*(the law, practice and procedure in this area is due to change following the enactment of the Assisted Decision Making (Capacity) Act 2015 – further details can be obtained by contacting the solicitors below).

1. What is a Ward of Court?

A Ward of Court is the term used for a person who due to incapacity is not able to look after their affairs and a Committee is appointed to do so. The incapacity may be mental incapacity or incapacity due to age (minors under 18). A person is made a Ward of Court by making an application to the Office of the Wards of Court.

2. When is it necessary to make an application to make a person a Ward of Court?

It will be necessary to make an application to have a person made a Ward of Court in two situations. The first situation is where a person is no longer capable to look after their own affairs and his or her dependants due to mental incapacity.

The second situation arises where a person is under the age of 18 and for a variety of reasons may need to be taken into Wardship. The most common reasons for taking a minor into Wardship is if the minor has received a substantial award of damages and the minor has a special housing or care need, the money will be paid into court and invested on behalf of the minor until they reach 18.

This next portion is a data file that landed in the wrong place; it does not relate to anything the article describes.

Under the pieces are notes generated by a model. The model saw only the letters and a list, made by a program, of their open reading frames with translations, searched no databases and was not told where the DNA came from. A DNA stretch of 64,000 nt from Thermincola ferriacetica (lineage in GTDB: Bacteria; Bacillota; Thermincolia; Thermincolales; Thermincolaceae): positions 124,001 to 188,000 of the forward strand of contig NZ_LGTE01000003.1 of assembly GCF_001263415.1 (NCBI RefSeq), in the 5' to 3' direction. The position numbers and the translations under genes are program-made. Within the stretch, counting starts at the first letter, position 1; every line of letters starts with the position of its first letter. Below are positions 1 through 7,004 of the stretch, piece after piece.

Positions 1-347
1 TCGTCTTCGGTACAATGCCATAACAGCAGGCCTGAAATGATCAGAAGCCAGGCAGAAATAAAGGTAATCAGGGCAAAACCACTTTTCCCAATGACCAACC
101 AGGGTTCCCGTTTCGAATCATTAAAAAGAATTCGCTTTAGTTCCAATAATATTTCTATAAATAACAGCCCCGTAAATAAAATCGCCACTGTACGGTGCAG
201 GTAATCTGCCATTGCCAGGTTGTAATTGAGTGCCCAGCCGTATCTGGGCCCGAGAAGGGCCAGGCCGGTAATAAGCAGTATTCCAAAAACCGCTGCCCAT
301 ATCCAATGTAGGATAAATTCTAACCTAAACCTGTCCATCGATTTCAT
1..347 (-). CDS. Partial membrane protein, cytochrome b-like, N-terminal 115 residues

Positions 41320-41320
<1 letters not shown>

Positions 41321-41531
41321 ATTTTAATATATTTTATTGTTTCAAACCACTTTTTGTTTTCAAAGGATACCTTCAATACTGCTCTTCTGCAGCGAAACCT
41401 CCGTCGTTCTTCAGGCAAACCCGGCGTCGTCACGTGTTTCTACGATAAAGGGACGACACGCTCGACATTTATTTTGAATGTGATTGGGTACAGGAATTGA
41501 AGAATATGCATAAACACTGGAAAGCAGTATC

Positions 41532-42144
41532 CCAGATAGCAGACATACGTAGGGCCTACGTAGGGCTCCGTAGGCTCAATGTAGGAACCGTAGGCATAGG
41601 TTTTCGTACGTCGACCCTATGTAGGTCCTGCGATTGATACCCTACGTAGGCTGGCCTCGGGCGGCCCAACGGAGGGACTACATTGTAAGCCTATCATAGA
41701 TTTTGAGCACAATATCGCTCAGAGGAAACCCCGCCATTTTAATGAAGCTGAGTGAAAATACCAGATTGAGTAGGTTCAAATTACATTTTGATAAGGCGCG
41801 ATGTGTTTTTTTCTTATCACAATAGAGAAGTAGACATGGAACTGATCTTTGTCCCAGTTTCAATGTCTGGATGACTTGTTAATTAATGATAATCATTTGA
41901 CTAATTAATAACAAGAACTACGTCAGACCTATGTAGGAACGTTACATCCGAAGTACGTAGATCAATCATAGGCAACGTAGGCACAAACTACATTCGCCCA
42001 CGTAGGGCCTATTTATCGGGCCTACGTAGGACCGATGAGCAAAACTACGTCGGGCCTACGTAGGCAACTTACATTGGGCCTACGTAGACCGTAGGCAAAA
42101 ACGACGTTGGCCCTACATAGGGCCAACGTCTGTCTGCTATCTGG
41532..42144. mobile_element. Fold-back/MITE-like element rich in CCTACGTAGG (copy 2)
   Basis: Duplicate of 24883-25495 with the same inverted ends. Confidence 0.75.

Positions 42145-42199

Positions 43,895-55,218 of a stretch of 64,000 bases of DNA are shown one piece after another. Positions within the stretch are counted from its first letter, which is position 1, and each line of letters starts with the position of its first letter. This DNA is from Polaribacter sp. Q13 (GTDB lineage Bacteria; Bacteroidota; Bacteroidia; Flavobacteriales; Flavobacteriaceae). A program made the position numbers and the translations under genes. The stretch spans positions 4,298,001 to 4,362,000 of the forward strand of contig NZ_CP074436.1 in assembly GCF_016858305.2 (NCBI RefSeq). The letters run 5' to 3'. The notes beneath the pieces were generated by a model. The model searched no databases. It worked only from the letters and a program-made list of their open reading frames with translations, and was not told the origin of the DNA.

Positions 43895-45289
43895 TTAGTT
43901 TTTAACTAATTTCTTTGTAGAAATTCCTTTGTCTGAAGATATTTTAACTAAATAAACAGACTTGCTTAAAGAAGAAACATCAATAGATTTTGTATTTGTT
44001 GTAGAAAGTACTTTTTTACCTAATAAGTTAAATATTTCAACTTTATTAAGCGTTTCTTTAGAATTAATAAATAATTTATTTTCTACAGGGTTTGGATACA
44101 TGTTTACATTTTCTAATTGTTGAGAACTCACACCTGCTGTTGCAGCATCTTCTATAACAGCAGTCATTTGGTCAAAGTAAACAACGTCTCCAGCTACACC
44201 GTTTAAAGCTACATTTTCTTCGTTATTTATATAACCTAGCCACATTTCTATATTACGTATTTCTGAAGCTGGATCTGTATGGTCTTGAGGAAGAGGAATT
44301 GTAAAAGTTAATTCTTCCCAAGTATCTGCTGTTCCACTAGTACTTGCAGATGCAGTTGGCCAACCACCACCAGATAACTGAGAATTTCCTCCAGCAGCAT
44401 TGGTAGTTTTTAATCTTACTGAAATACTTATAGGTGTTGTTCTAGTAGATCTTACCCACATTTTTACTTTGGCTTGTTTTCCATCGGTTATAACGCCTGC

3. How do you make an application in relation to a Ward of Court?

An application is made to the High Court and it is referred to as a petition. The person making the application is known as the petitioner. The petition must be accompanied by two medical reports from two independent doctors confirming that the person to be made a Ward of Court is of unsound mind.

The High Court may then choose to carry out an inquiry, this would involve the potential Ward of Court being examined by a doctor sent by the High Court.

If it is determined that the person should be made a Ward of Court, the High Court will appoint a Committee for the Ward. The Committee will normally be the petitioner but not always.

4. Who should make the application for the Ward of Court?

Normally a family member will make the petition to the High Court. If the High Court grants the application to have a person made a Ward of Court the petitioner will normally be made the Ward’s Committee.

The Court has a discretion to decide who should be the Ward’s Committee and may appoint someone to act in this capacity if they do not deem the petitioner to be appropriate. The Court may also appoint a person to act with the petitioner to act as the Ward’s Committee, as the Court sees fit.

The Committee will be responsible for looking after and managing the affairs of the Ward of Court in conjunction with the Office of the Wards of Court. Each Ward of Court will have a case officer assigned to it in the Office of the Wards of Court and the Committee will liaise with the case officer regarding the affairs of the Ward of Court.

5. What happens to the Ward’s property?